# How does Smooth F1 Voronoi work mathematically?

I’m told that Smooth F1 Voronoi uses Smooth Minimum to visually smooth out the Voronoi Edges.
But how does it do that? I know the math behind Smooth Minimum and F1 Worley Noise, but how does Smooth Minimum selectively choose the Voronoi Edges as sharp corners to be smoothed out instead of the top or bottom of the displaced Voronoi Diagram?

(F1 Worley Noise)

(F1 Worley Noise with separate Minimum node applied)

(F1 Worley Noise with separate Smooth Minimum node applied)

(Smooth F1 Worley Noise)

You can see that the separate Minimum function slices the top of the displaced Voronoi Diagram, but to make that slice looks more organic, we can use Smooth Minimum (smin) instead of Minimum (min).
smin literally does the same job as min, it also visually smooth out the sharp corners generated by min.

So, Smooth F1 Voronoi is different to the combination F1 Voronoi + Smooth Minimum. Please help me understand what the math behind Smooth F1 Voronoi is. Also, what is “Smoothness” input? Is it the same as parameter “Distance” of Smooth Minimum?
Thank you!

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Can you read C++ code? If yes, the fasted way to find out is to look at the Blender code itself:

If not, then my apologies, my math isn’t up to explaining that. Hopefully somebody else will be able to.

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Thank you. I’m a math student, not a programmer so unfortunately I can’t read codes. I’ve been asking around though but programmers can’t seem to help.

You may find something useful here (also have a look at the links in the code):

Especially this part:

``````void voronoi_smooth_f1(const float w,
const float smoothness,
const float randomness,
float *r_distance,
float3 *r_color,
float *r_w)
{
const float cellPosition = floorf(w);
const float localPosition = w - cellPosition;
const float smoothness_clamped = max_ff(smoothness, FLT_MIN);

float smoothDistance = 8.0f;
float smoothPosition = 0.0f;
float3 smoothColor = float3(0.0f, 0.0f, 0.0f);
for (int i = -2; i <= 2; i++) {
const float cellOffset = i;
const float pointPosition = cellOffset +
hash_float_to_float(cellPosition + cellOffset) * randomness;
const float distanceToPoint = voronoi_distance(pointPosition, localPosition);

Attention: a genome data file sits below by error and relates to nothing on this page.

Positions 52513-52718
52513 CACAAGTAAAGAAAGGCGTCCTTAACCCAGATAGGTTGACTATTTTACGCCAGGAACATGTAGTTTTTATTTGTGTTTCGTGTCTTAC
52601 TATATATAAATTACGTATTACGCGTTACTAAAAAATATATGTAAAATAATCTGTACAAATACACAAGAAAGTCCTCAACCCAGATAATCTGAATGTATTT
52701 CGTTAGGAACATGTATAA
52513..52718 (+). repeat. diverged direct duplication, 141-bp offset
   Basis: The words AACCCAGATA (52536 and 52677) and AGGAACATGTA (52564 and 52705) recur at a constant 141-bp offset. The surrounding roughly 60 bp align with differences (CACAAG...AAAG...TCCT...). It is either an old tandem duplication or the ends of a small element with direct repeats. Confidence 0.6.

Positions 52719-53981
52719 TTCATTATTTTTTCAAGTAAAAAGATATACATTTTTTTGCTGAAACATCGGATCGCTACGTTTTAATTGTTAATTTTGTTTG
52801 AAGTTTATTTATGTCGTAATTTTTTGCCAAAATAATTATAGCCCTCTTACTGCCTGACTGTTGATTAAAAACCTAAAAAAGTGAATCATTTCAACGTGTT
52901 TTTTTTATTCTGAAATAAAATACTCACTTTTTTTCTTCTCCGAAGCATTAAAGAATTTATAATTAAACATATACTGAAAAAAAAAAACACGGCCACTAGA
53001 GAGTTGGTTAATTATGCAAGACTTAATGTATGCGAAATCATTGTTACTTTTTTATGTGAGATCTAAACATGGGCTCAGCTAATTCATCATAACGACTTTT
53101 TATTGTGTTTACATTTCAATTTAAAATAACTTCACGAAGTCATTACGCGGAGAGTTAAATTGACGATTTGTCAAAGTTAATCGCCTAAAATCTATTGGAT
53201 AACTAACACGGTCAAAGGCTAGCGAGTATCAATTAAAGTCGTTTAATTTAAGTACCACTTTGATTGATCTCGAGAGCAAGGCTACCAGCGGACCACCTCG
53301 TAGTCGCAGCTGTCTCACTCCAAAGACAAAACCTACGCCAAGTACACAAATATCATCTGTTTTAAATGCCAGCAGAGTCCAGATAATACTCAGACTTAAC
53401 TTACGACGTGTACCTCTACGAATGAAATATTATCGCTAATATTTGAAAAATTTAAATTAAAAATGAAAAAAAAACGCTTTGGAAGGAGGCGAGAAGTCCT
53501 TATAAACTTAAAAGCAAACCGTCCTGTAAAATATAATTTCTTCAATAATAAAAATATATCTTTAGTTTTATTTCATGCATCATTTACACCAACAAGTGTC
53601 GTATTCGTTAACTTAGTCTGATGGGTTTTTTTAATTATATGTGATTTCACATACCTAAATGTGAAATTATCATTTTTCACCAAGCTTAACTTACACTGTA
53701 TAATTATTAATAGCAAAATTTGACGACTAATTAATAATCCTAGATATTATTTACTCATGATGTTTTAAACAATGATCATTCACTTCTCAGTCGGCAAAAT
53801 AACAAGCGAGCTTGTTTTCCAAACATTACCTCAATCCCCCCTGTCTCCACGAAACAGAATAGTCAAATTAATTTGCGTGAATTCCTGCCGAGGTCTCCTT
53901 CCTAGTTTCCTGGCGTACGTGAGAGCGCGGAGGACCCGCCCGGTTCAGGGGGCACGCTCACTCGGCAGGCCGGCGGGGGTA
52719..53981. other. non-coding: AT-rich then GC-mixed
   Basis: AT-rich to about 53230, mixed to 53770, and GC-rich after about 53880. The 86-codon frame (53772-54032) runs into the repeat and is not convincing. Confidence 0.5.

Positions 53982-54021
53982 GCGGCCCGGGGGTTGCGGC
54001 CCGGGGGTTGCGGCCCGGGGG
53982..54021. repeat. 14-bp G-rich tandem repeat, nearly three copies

const float h = smoothstep(
0.0f, 1.0f, 0.5f + 0.5f * (smoothDistance - distanceToPoint) / smoothness_clamped);
float correctionFactor = smoothness * h * (1.0f - h);
smoothDistance = mix(smoothDistance, distanceToPoint, h) - correctionFactor;
if (r_color != nullptr || r_w != nullptr) {
correctionFactor /= 1.0f + 3.0f * smoothness;
if (r_color != nullptr) {
const float3 cellColor = hash_float_to_float3(cellPosition + cellOffset);
smoothColor = math::interpolate(smoothColor, cellColor, h) - correctionFactor;
}
if (r_w != nullptr) {
smoothPosition = mix(smoothPosition, pointPosition, h) - correctionFactor;
}
}
}
if (r_distance != nullptr) {
*r_distance = smoothDistance;
}
if (r_color != nullptr) {
*r_color = smoothColor;
}
if (r_w != nullptr) {
*r_w = cellPosition + smoothPosition;
}
}
``````

To calculate the value of a pixel, it seems to consider a 5x5 pixel neighborhood.

As far as I can see, the part of the code that is closest to what you are looking for. Each part should have a clear definition that you can look up.

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Thank you so much.

Really appreciate you searching for the code. But to be honest, I fail to understand the code at all. Reading the code is easy to you but not to non-programmers.

I think an intuition should be fine for me. Someone told the the intuition of Smooth F1 Worley Noise is that it uses Smooth Minimum function smin(d₁,d₂,d₃,…) instead of Minimum function min(d₁,d₂,d₃,…) like the original Worley Noise. Would this be correct?
While that’s the intuition, they told me the Blender’s implemented Smooth F1 Worley Noise actually implemented SmoothStep Interpolation instead of Smooth Minimum. Though, theoretically, should the intuition and the code produce the same thing?

Did you have a look at the links in the code?

This one might be most interesting:
https://wiki.blender.org/wiki/User:OmarSquircleArt/GSoC2019/Documentation/Smooth_Voronoi

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Thank you. Yes I have!
It introduces Voronoi Diagram and Smooth Minimum separately but doesn’t explain how Smooth Minimum is used to create Smooth F1 Voronoi.
I know both Voronoi Diagram and Smooth Minimum and can derive them, but I have no idea how Smooth F1 Voronoi is created.

To get the result for one pixel, it computes the voronoi distances of all its 5x5 neighboring pixels and computes weights for them in a fancy way to mix them. This might be the smooth minimum, but I am really not sure. (To understand it better, I would need to invest a lot of time.)

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Thank you. I’ll keep asking around and hope for the best.

By the way, did you mean 5x5 neighboring Voronoi Seeds (Feature Points) instead of 5x5 neighboring pixels? As far as I know, in Worley Noise, a point (pixel) is evaluated based on its distance to the nearest Voronoi Seed, not nearest pixel.

I think you are right. And it it is not 5x5, but just 5.

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